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Chingwizi villagers’ nightmare not over

FOR the second time in just a year, 18 000 impoverished Tokwe-Mukosi Dam flood survivors have again fallen victim to a development project — this time to pave way for an ethanol plant by Billy Rautenbach, whose first attempt to set up the project in 2008 failed due to political bickering and shortage of water.

FOR the second time in just a year, 18 000 impoverished Tokwe-Mukosi Dam flood survivors have again fallen victim to a development project — this time to pave way for an ethanol plant by Billy Rautenbach, whose first attempt to set up the project in 2008 failed due to political bickering and shortage of water.

Tatenda Chitagu Own Correspondent

First, it was in the Tokwe-Mukosi Dam flood basin, where some who were directly affected by flooding were evacuated, while those in the catchment area were forcibly ejected without compensation in February last year following heavy rains in Chivi and Masvingo South communal areas.

The dam is set to be the country’s largest inland water body upon completion, creating a green belt, characterised by sugarcane irrigation, employment and power generation, among other activities.

But the hapless villagers say the dam turned out to be a curse, as they are not sure whether they will benefit from the project because of unfulfilled promises despite the challenges they faced in being moved from the dam basin.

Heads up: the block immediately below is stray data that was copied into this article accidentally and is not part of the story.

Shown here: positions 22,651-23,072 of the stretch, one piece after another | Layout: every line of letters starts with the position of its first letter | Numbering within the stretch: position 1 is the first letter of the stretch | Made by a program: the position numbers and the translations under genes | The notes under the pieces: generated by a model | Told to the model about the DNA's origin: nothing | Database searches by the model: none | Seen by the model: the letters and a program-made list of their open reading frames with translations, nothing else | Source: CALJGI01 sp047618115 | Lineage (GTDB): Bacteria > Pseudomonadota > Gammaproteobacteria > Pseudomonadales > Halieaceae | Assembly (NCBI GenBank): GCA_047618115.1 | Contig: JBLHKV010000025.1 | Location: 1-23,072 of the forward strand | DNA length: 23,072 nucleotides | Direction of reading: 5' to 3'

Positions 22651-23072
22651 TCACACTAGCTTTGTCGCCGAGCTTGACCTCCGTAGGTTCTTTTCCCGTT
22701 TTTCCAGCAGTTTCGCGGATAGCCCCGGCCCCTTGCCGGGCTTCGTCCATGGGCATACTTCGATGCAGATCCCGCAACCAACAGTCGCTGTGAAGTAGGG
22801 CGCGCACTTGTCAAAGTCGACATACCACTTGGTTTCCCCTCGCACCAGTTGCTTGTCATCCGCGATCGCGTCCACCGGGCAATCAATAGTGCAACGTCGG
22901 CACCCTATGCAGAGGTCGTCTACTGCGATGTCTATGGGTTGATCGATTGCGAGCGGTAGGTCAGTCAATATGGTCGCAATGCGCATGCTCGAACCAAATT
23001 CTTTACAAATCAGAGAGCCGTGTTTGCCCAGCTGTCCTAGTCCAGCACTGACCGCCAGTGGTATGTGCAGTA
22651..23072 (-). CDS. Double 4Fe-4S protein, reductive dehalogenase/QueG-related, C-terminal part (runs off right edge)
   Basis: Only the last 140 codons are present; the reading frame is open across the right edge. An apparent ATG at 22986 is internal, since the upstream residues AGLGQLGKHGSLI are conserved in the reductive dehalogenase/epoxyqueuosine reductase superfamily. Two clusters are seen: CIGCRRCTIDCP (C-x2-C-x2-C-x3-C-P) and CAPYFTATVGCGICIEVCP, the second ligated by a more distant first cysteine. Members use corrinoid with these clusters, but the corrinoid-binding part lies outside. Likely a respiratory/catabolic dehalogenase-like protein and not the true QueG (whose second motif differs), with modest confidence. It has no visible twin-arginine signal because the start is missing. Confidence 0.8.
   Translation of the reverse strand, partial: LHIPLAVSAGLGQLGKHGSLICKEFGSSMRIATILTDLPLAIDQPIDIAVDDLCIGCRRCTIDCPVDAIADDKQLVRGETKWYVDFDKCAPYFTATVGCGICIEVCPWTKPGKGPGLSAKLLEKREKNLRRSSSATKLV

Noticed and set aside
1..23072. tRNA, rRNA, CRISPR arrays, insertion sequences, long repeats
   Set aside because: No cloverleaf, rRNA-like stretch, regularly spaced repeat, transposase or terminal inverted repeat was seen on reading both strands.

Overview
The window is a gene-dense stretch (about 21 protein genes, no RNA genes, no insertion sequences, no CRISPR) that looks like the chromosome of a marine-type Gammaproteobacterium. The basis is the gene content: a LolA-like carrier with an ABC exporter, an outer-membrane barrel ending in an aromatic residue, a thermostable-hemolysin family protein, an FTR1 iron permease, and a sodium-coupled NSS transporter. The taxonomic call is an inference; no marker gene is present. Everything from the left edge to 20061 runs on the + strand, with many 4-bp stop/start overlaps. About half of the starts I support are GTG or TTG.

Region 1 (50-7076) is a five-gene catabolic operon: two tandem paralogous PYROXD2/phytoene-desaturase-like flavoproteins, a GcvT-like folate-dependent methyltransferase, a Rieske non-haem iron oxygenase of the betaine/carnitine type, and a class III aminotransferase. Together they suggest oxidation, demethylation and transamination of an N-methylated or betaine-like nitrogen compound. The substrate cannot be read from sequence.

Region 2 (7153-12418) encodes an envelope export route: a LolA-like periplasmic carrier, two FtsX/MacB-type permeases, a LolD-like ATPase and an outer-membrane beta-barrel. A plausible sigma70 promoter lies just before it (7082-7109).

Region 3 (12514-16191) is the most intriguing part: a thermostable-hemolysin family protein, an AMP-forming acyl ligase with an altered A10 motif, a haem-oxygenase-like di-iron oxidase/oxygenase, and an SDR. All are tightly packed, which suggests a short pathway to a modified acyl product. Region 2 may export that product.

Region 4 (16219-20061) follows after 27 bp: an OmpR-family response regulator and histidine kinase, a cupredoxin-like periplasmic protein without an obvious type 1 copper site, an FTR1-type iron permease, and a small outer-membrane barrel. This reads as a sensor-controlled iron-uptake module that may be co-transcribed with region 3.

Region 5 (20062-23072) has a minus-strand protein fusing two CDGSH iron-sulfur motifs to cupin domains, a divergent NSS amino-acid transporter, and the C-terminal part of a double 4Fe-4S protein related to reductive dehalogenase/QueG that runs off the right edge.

“We spent three days in the rain at Muzvidziwa bus stop along the Masvingo-Beitbridge Highway, before being bundled to Chingwizi transit camp in Nuanetsi Ranch in the arid Mwenezi district,” Runhindi Mazhazhate (40), originally from Masvingo South Chihuku village under Chief Nyajena, said.

“Overnight, our lives turned upside down, although we had been promised a better life and compensation.

“We lost property, livestock and other prized and sentimental items.

“The camp was crowded.

“We faced several disease outbreaks and our children’s schooling was disrupted.

“We were reduced to vagrants, facing food shortages.

“The lucky ones got small tents, while many lived in makeshift structures that resembled a refugee camp.”

When the first batch was transported in lorries, together with their goats to Chingwizi camp, then Provincial Affairs minister Kudakwashe Bhasikiti promised them heaven on earth.

“Forget about where you were, this is like the biblical Canaan,” he gushed then.

“We gave you this land which other people wanted, but we chose you. You will be irrigation out-growers and get four-hectare plots each.

“You will reap huge benefits from this dam and a better life, though you may face some difficulties now.”

After six months in Chingwizi transit camp, they were forcibly moved to one-hectare plots about 40km away, although they had refused to take up the offer, saying they needed compensation first and bigger space of four hectares each.

Out of $9 million needed for their compensation, only $2 million was provided and not everyone got something.

“Bhasikiti tricked us,” Mercy Gunikuni, a victim, said.

“The same problems we experienced in the transit camp continue to plague us.

“It was just the setting that had changed.

“However, moving out of the camp saved us from diseases, as we got one-hectare plots each.”

But their eviction from Chingwizi, like that from the dam basin and its nearby catchment area, did not come without incident.